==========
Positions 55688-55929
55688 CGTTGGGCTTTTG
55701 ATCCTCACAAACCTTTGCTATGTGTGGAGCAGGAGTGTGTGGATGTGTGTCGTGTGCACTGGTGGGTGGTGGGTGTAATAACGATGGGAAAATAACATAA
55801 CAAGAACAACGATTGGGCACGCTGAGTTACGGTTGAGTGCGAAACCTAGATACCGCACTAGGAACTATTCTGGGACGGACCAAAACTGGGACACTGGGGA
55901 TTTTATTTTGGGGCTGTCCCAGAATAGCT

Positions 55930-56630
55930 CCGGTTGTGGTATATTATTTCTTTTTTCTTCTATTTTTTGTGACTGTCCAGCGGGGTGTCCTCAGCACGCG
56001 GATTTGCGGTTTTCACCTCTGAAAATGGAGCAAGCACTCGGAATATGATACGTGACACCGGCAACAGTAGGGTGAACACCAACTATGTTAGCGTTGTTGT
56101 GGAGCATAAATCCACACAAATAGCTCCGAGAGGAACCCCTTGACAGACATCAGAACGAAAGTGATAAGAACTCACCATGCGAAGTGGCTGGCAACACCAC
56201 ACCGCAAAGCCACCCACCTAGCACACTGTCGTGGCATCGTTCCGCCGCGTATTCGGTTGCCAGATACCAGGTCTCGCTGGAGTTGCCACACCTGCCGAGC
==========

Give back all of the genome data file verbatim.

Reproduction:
Positions 55688-55929
55688 CGTTGGGCTTTTG
55701 ATCCTCACAAACCTTTGCTATGTGTGGAGCAGGAGTGTGTGGATGTGTGTCGTGTGCACTGGTGGGTGGTGGGTGTAATAACGATGGGAAAATAACATAA
55801 CAAGAACAACGATTGGGCACGCTGAGTTACGGTTGAGTGCGAAACCTAGATACCGCACTAGGAACTATTCTGGGACGGACCAAAACTGGGACACTGGGGA
55901 TTTTATTTTGGGGCTGTCCCAGAATAGCT

Positions 55930-56630
55930 CCGGTTGTGGTATATTATTTCTTTTTTCTTCTATTTTTTGTGACTGTCCAGCGGGGTGTCCTCAGCACGCG
56001 GATTTGCGGTTTTCACCTCTGAAAATGGAGCAAGCACTCGGAATATGATACGTGACACCGGCAACAGTAGGGTGAACACCAACTATGTTAGCGTTGTTGT
56101 GGAGCATAAATCCACACAAATAGCTCCGAGAGGAACCCCTTGACAGACATCAGAACGAAAGTGATAAGAACTCACCATGCGAAGTGGCTGGCAACACCAC
56201 ACCGCAAAGCCACCCACCTAGCACACTGTCGTGGCATCGTTCCGCCGCGTATTCGGTTGCCAGATACCAGGTCTCGCTGGAGTTGCCACACCTGCCGAGC